Book Review: The Reflections by E.K. Seaver

Y’all get a bonus review this week because today I have the privilege of participating in the blog tour for E.K. Seaver’s upcoming book, The Reflections!

What is The Reflections?

Everyone in the Alliance knows about the Reflections. It’s the opportunity to get into the University, the only government-recognized form of education, and those accepted are guaranteed success and comfort for the rest of their lives. Thus, when Em Gades receives the silver invitation, her future is secured. The worst that could happen is she gets sent home, right?

Until she arrives, and the rumors about the Reflections prove true. The only way to live is to get into the University, and to do that you must be one of the four remaining Chosens at the end of the competition. Although she was warned beforehand to trust no one, Em quickly forms attachments to her fellow teammates with the hope that as many of them can survive as possible. However, as Chosens are rapidly executed for failing competitions, Em struggles to understand that, if God is real, why he would let something so terrible happen to a group of mostly innocent teenagers. With likely no more than a few days left to live, she and the other Chosens must navigate life or death situations and find answers to the question:

Are their lives worth the deaths of others?


I enjoyed this book. It was a little hard to keep track of, and not the most emotionally gripping book I’ve ever read, but I enjoyed it all the same.

There were a lot of characters to keep track of. I got Nathanael and Michael mixed up at least once. A lot of the other characters I just didn’t even try to keep straight because (honestly) I figured they would die, anyway. The 4-6 core characters were mangeable, so I stuck with those and with whatever other characters had notable enough features to cement them in my brain.

I didn’t connect a whole lot with Em, but y’all know I don’t normally connect with MCs anyway. Her thoughts on things did more waffling than I might have liked, going back and forth between “FIGHT THE ALLIANCE” and “go along with the Alliance ’cause maybe we can change it later,” which might have stuck out to me less if those transitions had been smoother; they felt a little choppy and unexpected a lot of times.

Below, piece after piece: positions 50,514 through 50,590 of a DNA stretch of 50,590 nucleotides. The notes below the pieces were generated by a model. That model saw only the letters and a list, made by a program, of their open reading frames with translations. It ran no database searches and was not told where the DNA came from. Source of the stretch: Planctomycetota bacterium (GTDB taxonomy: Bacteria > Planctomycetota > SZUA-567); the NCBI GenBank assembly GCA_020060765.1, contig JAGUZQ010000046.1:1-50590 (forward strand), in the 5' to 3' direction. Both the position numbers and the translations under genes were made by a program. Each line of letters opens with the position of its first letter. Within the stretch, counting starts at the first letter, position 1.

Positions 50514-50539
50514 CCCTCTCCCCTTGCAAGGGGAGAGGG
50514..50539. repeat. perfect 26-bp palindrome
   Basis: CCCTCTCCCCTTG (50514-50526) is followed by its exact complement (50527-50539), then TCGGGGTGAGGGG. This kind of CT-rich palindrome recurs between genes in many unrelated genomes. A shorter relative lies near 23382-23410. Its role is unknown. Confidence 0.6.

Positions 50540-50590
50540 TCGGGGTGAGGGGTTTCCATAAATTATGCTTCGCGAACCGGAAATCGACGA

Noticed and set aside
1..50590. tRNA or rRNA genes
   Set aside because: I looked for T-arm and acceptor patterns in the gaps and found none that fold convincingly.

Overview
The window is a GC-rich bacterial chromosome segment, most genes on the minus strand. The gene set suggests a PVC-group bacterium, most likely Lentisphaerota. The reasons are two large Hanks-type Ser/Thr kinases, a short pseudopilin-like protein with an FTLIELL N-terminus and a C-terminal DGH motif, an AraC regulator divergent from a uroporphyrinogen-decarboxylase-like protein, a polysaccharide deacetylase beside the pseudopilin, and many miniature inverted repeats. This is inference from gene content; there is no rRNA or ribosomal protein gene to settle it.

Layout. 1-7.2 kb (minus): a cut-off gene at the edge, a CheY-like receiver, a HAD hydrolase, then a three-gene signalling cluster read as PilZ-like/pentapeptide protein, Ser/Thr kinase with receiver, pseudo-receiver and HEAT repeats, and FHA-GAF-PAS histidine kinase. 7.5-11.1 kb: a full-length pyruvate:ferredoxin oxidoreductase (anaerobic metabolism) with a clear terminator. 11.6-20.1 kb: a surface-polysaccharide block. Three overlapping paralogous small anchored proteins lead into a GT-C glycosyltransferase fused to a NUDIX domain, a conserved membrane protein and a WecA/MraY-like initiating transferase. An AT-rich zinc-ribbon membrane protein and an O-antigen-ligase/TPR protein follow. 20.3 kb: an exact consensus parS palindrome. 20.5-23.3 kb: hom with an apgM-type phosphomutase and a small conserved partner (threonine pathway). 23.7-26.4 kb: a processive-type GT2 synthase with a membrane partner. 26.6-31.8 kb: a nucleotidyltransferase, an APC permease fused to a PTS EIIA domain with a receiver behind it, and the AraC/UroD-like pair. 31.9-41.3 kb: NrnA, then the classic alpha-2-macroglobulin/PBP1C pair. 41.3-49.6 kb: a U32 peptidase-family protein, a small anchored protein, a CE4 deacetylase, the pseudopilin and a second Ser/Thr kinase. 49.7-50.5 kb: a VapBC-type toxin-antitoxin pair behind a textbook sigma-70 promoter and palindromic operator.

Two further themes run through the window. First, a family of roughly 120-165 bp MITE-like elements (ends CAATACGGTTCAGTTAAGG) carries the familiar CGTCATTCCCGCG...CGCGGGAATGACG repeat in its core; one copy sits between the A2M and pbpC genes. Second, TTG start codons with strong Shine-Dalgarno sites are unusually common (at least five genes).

I did like Flinn. Flinn was great. A little more forward than I generally like, even with a flirtatious type, but still fun to read overall. And I liked the way he made Em feel safe. I’ve known guys like that, guys who take care of those around them and just feel safe, so I could connect with him and with Em’s feelings toward him.

Choi deserved more page time. I wanted to know more about him, about his relationships with his girlfriend and his sister. He was such a sweet character and I would have liked to see more of him.

I was pretty lukewarm about the other characters; since there were so many, very few characters really got a chance to develop as deeply as I would have liked for getting to know them, but I think that’s just one of the hazards of a large cast when the large cast is a necessity of the setting.

The plot had moments that felt quite reminiscent of other dystopian stories (notably Divergent and The Hunger Games), but that didn’t bug me too much. I enjoyed those setups, and dystopian seems to be more trope-heavy than some other genres.

I would have liked to know more about the world. (I know, I know.) It wasn’t under-described, exactly. We did technically know everything we needed to know about the setting. But I was never able to get clear on why The Alliance thought The Reflections were a good idea (or why they’re called The Reflections), or exactly how the government connects with the school, or what is the bigger picture of the world… I would have liked more depth and cohesion to all of that, and more on how it impacts everyday life and not just The Reflections.

I did like the faith elements woven in. They felt organic to the character and they added a depth and a bit of a different dynamic to the story. SPOILERS AHEAD I also liked that the conversion scene was simple and not a big to-do; there was no artificial structure, no lightning strike, just the peace of someone turning their heart over to God. END SPOILERS

Overall… I guess I would have liked more depth all-around (and more research into ballroom dance and the relaxation of muscles after death, but that’s just me being a nerd and knowing things), but The Reflections was an enjoyable story, a good balance of “oh no we’re going to die” and down time for the character relationships to develop, and an interesting introduction to a larger world. I’m curious to see where Emily goes next, both with this series and her writing as a whole.

Rating: 4 stars

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